I read your post on Jews and alcohol. What are your thoughts on the fact that many Orthodox Jews have some liquor and say “l’chaim” at Shabbos meals? They often will then say something like “May we all have brachos in parnasa and health and besuros tovos.” Is there a source for the idea that drinking some liquor will influence Hashem to bless us?
Thanks for your question – I always love a follow-up! There’s certainly no concept that we can “influence” God, but we can certainly ask Him for good things. There are reasons why doing so over a drink might be an appropriate time.
Usually, I provide a lot of background information and then get to the answer. Today, let’s shake things up a bit. I’ll give you what I think is the ultimate answer first and then give you more background information.
When the Sanhedrin judged a capital case, they either ruled “l’chaim” (for life) or “l’misa” for death. If the defendant was judged for life, he was released and he got to go home. If he was judged for death, he was taken to the place of execution. A condemned person would be given strong wine prior to the execution as a form of general anesthetic so that it should hurt less and he should be less aware of what was happening, as per Proverbs 31:6, “Give strong drink to one who is ready to perish….” (Sanhedrin 43a) So the booze went with the verdict “for death.” When we drink, we don’t want it to have that negative connotation, so we specify that we’re drinking “for life.”
I might have considered that explanation to be speculative except for one thing: the Midrash Tanchuma (Pekudei 2) forges the link from this historical legal procedure to our common practice. It says:
Similarly, when the shliach tzibbur (the prayer leader) holds the cup of kiddush or of havdalah in his hand and he sees that it doesn’t contain a draught of death, he says, “Savri maranan” (“attention gentlemen,” an expression used by the judges in capital cases). The congregation then responds, “To life” (l‘chaim), meaning, “May this cup be for life.”
The clear intention of “l’chaim,” therefore, is to differentiate between drinks intended to celebrate life and those intended to mourn death (Bach, OC 174:9).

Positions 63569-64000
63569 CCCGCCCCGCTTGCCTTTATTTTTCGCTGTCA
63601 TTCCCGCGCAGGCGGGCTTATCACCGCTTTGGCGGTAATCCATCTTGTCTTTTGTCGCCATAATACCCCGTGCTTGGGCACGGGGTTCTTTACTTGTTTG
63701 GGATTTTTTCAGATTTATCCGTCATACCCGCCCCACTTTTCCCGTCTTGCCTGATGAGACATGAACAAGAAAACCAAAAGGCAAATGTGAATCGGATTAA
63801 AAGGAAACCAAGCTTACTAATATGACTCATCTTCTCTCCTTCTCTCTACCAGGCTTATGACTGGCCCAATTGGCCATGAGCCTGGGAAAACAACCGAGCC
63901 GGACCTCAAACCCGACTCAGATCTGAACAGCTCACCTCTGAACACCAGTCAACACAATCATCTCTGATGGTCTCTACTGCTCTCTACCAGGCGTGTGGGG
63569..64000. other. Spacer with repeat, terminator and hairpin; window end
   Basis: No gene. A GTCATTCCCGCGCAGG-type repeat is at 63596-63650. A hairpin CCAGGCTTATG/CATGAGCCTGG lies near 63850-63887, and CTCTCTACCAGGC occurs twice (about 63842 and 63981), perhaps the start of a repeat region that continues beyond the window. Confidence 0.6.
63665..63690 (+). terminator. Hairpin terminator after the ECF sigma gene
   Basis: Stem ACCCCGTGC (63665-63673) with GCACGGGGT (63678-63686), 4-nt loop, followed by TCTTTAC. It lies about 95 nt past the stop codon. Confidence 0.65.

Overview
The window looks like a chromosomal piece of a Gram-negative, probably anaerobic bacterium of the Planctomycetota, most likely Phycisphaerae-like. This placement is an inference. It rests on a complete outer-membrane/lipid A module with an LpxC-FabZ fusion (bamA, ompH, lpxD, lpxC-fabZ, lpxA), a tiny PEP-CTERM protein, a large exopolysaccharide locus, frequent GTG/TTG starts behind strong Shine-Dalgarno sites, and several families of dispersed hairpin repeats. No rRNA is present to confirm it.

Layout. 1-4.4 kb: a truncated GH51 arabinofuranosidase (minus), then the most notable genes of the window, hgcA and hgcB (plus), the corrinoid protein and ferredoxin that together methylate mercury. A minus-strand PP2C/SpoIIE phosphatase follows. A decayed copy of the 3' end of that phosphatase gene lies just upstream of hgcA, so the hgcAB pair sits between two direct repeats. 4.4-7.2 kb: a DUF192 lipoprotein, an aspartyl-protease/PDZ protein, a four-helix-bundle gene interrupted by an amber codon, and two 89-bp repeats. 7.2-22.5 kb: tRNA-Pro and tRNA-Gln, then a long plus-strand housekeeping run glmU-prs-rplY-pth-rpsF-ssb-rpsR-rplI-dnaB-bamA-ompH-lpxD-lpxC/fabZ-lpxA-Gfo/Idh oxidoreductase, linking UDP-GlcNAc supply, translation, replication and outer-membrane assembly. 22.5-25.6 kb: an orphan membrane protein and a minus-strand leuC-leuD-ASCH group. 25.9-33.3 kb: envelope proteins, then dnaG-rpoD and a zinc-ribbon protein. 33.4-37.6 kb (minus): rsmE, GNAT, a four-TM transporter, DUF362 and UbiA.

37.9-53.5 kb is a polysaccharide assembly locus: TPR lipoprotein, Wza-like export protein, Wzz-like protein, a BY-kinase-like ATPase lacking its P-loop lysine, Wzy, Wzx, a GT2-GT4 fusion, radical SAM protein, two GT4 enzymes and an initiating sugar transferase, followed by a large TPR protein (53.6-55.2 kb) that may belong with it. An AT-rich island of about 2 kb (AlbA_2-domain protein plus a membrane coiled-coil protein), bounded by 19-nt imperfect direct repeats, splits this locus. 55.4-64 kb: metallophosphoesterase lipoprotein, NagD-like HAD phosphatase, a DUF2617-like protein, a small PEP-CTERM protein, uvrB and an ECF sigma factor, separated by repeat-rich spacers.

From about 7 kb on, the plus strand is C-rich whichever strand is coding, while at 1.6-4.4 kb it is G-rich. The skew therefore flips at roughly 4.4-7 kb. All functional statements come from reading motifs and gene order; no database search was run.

It should be noted that the practice among Orthodox Jews to this very day is to recite “savri maranan v’rabanan v’rabbosai” before the bracha of hagafen over wine in kiddush, etc. Ashkenazim stop there but Sefardim also respond “l’chaim” in such cases, as per the above.
Therefore, while the origins of such practices are often sketchy, this Midrashic link to saying “l’chaim” before drinking is sufficient documentary evidence for me. Nevertheless, following are two more explanations that have been given.
1) It’s evident from the very beginning of our recorded history that wine is a mixed blessing:
According to this understanding, “l’chaim” is a prayer that our drinking not result in negative repercussions like those, and other, historic misfortunes.
2) Another explanation is the precedent of Rabbi Akiva. The Talmud (Shabbos 67b), in discussing whether toasting is a pagan practice, tells us that when Rabbi Akiva made a wedding feast for his son, he toasted “Wine and life to the mouth of the Sages” over each and every cup. The Talmud (Sanhedrin 38a) equates wine with secrets, given that each has a numerical value of 70. We also know from Proverbs 3:18 that Torah is a “tree of life.” Some therefore understand Rabbi Akiva’s toast for “wine and life” to be a prayer for esoteric and exoteric Torah always to be found in the words of his colleagues. In its simplest meaning, however, it is once again a prayer for life recited over wine.
So there you have it – three potential origins for the practice to toast “l’chaim,” one that I accept as the probable source and two more that you may prefer.
One final note: while the halachic conclusion is that toasting is an accepted Jewish practice, we must note that clinking the glasses together isn’t. Some actively oppose doing so on the assumption that it’s of pagan origin but in truth, the origins of glass-clinking are obscure and not generally based in superstition. Rather, like leaving flowers at a grave site, it’s not prohibited per se, it’s just not our way of doing things.
Rabbi Jack Abramowitz
Follow Ask Rabbi Jack on YouTube